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What is a Communication Plan?

By: Lisa Koning - Updated: 7 Sep 2012 | comments*Discuss
Plan Communication Staff Manager

Communication is something that goes on all the time in business. We communicate over the phone, via email, in person, we have big team announcements and one-to-one meetings – business is very much about communicating. Do we really need to plan how we communicate?

In many instances producing a communication plan can be very helpful. Typically they are used to provide a clear and standard way of communicating, for example, for a department or for a programme or project.

The key objective of a communication plan is to make it clear, to all parties involved, how and when, they can expect communication.

If we use the example of a large programme implementing a new system across a business: there are a variety of people who need to be informed of a variety of information. Some people need to know details at the beginning, such as senior managers agreeing the key dates and deliverables. Other people, such as those affected by the new system, might want to know more detailed information about the new process and any new skills they might need.

When you sit back and think about all the people that need to be informed, and the variety of information they need, and considering the timing of information as well – it all gets very complicated! This is where a Communication Plan can help.

Who Needs to be Informed

Who needs to be communicated with? This can be wide-ranging, from the Managing Director down to the people running the day to day operations. It can also be external parties, such as government departments or regulatory bodies. Anyway who needs to be informed should be included.

What Do They Need to Know

Each person or group of people may need different information. Some might need the same information but in a different format (for example, for government regulations). Management might want summary information while managers more directly involved might want detailed plans.

It's important to tailor communication so that it is suitable for the audience. The aim is to communication a message so that people understand it. It is pointless telling if people are not hearing.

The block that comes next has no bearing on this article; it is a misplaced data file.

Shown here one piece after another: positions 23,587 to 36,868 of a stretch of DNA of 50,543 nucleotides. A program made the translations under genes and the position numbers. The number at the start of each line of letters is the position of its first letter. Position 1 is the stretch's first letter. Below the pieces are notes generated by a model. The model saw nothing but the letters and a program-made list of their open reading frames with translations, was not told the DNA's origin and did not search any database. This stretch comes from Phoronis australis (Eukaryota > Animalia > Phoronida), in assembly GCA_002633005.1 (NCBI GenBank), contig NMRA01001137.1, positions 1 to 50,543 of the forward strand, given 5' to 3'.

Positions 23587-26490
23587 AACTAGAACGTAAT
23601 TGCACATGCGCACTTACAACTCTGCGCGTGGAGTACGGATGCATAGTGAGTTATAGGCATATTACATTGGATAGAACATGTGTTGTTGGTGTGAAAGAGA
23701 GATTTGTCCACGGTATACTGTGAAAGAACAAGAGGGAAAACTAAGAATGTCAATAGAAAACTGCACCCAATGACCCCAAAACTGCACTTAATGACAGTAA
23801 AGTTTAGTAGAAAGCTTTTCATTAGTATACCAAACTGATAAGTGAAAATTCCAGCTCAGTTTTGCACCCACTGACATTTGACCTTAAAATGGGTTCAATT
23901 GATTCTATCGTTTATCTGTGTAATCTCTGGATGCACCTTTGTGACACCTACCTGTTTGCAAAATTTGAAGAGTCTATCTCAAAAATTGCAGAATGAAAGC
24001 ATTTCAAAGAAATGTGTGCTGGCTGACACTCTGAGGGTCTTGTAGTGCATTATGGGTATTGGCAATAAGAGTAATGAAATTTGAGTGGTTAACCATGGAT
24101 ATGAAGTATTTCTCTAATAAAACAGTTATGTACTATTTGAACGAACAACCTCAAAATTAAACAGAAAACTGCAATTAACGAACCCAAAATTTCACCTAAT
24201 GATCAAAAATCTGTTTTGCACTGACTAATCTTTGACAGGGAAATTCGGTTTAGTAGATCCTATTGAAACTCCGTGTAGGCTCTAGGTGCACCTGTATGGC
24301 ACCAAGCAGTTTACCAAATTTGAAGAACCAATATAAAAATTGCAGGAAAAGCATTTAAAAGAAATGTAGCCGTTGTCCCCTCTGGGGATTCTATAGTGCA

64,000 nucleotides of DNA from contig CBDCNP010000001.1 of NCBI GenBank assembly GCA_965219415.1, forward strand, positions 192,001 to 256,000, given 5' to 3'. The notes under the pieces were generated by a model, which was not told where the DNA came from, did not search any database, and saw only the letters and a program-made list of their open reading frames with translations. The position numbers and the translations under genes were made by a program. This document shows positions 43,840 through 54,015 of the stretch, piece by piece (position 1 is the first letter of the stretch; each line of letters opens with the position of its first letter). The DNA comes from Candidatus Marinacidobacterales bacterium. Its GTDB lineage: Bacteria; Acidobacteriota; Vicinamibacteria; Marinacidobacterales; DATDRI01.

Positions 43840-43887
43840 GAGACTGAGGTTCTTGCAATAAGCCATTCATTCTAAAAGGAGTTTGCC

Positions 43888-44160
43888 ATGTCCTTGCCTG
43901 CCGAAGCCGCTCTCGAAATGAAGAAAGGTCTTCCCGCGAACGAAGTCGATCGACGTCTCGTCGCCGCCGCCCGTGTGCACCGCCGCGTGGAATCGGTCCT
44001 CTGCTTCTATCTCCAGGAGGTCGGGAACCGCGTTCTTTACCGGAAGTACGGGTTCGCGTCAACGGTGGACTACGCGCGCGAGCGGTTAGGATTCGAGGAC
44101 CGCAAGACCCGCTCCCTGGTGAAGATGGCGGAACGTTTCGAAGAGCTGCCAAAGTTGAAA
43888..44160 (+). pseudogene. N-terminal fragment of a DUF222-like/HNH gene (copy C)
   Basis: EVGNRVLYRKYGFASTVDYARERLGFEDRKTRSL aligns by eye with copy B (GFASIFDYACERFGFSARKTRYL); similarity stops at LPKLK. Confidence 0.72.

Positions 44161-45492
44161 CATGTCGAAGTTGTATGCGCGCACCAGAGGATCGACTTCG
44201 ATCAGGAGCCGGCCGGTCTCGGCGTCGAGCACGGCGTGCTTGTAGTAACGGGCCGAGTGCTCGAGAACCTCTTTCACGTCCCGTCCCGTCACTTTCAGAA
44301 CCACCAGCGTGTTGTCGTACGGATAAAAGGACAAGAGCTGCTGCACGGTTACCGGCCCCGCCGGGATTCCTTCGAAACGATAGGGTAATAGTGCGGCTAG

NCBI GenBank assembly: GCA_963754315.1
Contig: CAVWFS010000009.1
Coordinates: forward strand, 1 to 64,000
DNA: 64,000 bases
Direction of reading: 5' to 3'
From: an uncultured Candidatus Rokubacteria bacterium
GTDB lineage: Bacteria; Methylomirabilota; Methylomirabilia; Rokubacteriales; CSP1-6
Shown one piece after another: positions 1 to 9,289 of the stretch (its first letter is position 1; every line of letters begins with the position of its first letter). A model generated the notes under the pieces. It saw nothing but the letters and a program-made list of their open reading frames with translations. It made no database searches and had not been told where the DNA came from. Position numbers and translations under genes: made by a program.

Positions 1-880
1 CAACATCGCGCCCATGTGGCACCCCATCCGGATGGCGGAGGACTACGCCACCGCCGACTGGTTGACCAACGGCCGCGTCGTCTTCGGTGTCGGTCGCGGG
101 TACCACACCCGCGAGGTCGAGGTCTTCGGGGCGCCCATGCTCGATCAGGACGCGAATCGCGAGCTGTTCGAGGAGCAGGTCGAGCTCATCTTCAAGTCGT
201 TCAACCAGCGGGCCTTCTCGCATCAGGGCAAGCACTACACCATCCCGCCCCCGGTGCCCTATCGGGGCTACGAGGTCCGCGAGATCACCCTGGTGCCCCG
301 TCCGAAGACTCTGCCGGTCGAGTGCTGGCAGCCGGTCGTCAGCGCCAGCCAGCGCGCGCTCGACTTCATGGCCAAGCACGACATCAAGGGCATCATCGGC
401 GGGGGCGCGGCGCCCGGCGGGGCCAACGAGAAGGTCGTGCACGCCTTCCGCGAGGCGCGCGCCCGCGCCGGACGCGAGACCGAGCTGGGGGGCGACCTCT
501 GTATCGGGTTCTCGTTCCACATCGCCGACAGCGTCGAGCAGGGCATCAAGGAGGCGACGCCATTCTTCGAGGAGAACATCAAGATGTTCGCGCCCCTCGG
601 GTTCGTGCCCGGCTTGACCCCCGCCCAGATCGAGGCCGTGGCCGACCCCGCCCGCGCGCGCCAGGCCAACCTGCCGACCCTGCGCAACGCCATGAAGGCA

Timing and Frequency

Consider how often and when people need to be informed. Some information is best given at regular updates – such as weekly progress reports. Other information, urgent issues or ad-hoc items, may need to be addressed immediately.

In What Format

How does the person or group of people like to receive information. Via Newsletters? Reports? Team meetings? There are a variety of ways to communication and it doesn’t need to be the same for all people.

Some information is more appropriate delivered in a big forum – such as a important company announcement. Other messages can be distributed via email or through team meetings. Discuss with the people involved how best to communication with them.

Who is the Best Person to Deliver the Communication?

Some messages are best delivered by people in authority, such as the Managing Director announcing a large corporate-wide change. Other information might be better received by people if it comes from their own, local manager.

Consider the various communication needs and who is the most suitable person to deliver the message.

In Conclusion

Getting Communication wrong is a common reason for project failure and lack of embedding change within an organisation. Where people don’t hear anything, they begin to suspect the worst, and infrequent communication leaves people with more questions than answers. Sometimes communication methods aren’t considered and everyone receives news in the same format. For some of the receivers this does more to alienate than to bring them on board.

Effective Communication and a Communication Plan can make everyone’s job much easier. People know when they will receive communication and in a suitable format. It avoids misunderstands and obstacles through lack of knowledge.

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